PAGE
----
Stony Plain 2020
Topical yet timeless: esteemed blues luminary tunes into the spirit of things and emerges defiant, if not triumphant.
When many a musicians felt defeated in 2020, Ronnie Earl used the current period to reassess possibilities. Laid down at his pad right before lockdown began and at Daryl’s House Club in 2019, the guitarist’s umpteenth offering is a reflection, and a sign, of our times. Transient it ain’t, though.
One should not be fooled by a tender strum of opener “Shall Not Be Moved” because this serene traditional all but sets the scene for an array of hard-hitting numbers, with titles like “Black Lives Matter” and “Blues For George Floyd” placing the album squarely in the here and now. Still, the two cuts – as well as the instrumental epic “Blues For Lucky Peterson” – sound sparse and precious, rather than angry, which makes them deeper and more expressive. There are riffs on the record, rendering the licks of “Albert’s Stomp” red hot, if lyrical, with a smoldering reading of Lil Green’s “In The Dark” following close behind.
Not that the veteran’s resolved to evade his usual jazzy elegance – a single spin of the live take on “Higher Love” where Ronnie’s velveteen twang is bolstered by Dave Limina’s shimmering Hammond before Diane Blue’s vocals kick in to sway the listener will dispel such a concept, and the barrel-house jive of “Mess Around” will throw it out the window – but the reserved filigree on Eddie Taylor’s “Big Town Playboy” exudes a different kind of class. As does the perennial “All Your Love” – infused with a slowly burning, but deliciously detailed, dewy-eyed drama by Earl’s ensemble, while their organ-oiled handling of Dylan’s “Lord Protect My Child” feels irresistibly spiritual, and the flamenco-tinctured “Talking To Mr. Bromberg” is a delightful, albeit shamefully short, tribute to the great David.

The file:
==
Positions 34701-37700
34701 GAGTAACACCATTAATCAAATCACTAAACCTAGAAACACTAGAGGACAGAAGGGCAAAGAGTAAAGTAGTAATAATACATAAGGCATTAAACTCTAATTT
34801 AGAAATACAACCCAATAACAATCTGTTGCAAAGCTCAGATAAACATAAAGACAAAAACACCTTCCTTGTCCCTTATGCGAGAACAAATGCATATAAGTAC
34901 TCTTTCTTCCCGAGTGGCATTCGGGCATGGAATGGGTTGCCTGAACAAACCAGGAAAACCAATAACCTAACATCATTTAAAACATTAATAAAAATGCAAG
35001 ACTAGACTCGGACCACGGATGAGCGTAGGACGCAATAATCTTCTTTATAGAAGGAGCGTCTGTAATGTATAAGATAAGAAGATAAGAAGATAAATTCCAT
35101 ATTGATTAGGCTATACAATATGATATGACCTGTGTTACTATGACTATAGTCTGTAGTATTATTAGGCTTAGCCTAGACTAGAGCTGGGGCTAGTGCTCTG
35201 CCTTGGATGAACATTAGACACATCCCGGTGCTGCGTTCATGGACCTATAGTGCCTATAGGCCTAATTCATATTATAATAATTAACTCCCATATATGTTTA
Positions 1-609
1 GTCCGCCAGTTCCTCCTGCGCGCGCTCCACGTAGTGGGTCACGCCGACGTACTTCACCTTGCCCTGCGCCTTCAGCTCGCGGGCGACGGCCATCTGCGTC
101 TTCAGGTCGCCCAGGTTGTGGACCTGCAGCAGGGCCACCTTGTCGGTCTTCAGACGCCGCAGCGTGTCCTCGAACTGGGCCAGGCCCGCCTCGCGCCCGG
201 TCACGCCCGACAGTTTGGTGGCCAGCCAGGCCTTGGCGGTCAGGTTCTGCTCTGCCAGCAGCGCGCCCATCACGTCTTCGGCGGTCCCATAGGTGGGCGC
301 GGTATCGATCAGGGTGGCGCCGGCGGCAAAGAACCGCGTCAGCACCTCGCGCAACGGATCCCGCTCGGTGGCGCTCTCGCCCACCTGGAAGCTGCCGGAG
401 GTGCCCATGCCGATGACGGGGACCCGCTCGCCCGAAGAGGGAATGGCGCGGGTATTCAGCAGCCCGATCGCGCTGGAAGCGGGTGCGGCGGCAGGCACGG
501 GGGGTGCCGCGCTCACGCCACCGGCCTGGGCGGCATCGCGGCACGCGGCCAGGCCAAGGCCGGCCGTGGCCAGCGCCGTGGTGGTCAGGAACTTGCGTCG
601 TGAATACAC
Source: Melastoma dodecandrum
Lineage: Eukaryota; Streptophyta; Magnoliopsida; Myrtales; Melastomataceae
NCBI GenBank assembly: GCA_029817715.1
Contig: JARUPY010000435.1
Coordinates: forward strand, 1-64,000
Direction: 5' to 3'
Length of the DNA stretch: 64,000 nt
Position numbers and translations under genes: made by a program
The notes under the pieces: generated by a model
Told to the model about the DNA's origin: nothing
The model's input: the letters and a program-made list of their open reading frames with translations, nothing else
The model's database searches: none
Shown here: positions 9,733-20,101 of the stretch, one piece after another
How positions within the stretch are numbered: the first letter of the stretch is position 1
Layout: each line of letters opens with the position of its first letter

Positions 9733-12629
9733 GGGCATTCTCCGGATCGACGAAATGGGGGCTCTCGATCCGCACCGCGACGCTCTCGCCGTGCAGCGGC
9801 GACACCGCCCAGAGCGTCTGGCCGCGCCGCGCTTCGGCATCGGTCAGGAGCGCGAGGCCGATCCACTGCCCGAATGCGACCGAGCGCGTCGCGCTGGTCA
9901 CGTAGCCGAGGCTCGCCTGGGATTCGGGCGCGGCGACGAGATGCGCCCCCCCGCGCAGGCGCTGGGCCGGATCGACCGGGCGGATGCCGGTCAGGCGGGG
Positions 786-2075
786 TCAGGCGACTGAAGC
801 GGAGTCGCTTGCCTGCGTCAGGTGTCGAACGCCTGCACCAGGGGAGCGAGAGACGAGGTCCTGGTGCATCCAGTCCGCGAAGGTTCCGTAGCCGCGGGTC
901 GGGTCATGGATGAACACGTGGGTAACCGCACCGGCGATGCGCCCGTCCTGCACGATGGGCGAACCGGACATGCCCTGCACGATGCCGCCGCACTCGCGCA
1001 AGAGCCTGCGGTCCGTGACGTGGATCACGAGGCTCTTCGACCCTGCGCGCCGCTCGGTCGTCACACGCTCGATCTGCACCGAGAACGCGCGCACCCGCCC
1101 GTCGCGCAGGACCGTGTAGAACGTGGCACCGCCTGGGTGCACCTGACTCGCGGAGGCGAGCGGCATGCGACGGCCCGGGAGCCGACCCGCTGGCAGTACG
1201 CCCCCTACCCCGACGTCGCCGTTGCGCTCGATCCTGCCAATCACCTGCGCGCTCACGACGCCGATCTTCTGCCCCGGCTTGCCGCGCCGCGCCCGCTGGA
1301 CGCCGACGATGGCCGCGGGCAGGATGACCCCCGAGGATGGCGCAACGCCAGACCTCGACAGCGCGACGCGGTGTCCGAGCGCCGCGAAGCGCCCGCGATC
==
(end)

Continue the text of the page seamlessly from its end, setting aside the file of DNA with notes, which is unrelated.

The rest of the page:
For all these nods to his chosen genre’s movers, “Rise Up” presents Ronnie Earl in his most personal stance: that’s a challenge he rose to in style.